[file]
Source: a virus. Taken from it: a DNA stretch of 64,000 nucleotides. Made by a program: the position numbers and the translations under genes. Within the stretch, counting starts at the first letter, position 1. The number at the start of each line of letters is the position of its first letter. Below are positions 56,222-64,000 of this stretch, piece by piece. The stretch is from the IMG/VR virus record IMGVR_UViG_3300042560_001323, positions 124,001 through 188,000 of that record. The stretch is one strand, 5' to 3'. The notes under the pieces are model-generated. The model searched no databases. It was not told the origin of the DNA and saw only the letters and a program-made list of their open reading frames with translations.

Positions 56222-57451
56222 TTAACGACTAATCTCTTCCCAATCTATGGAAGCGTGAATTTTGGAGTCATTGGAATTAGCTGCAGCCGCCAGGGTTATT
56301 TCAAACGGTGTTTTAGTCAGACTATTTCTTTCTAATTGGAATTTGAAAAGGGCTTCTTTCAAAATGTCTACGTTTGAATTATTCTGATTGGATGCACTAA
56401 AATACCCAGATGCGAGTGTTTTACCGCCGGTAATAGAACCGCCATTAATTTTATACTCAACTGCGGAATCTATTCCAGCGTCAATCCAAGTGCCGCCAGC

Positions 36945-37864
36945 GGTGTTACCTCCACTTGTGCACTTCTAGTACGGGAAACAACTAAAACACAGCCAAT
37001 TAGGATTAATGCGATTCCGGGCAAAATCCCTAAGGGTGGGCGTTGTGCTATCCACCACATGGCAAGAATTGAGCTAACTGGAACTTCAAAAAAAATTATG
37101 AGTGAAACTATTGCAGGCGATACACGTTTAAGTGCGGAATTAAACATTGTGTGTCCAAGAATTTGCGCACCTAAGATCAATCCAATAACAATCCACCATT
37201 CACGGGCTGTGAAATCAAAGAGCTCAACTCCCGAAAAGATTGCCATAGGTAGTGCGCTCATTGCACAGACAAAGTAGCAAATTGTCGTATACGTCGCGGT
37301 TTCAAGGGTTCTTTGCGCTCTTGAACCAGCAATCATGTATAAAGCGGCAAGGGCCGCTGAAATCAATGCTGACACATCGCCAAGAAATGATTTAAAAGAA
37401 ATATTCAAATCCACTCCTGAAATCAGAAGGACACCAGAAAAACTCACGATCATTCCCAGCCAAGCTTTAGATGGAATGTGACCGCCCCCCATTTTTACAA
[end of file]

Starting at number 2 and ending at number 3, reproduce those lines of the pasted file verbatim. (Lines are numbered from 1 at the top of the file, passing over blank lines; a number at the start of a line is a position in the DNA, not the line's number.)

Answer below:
Positions 56222-57451
56222 TTAACGACTAATCTCTTCCCAATCTATGGAAGCGTGAATTTTGGAGTCATTGGAATTAGCTGCAGCCGCCAGGGTTATT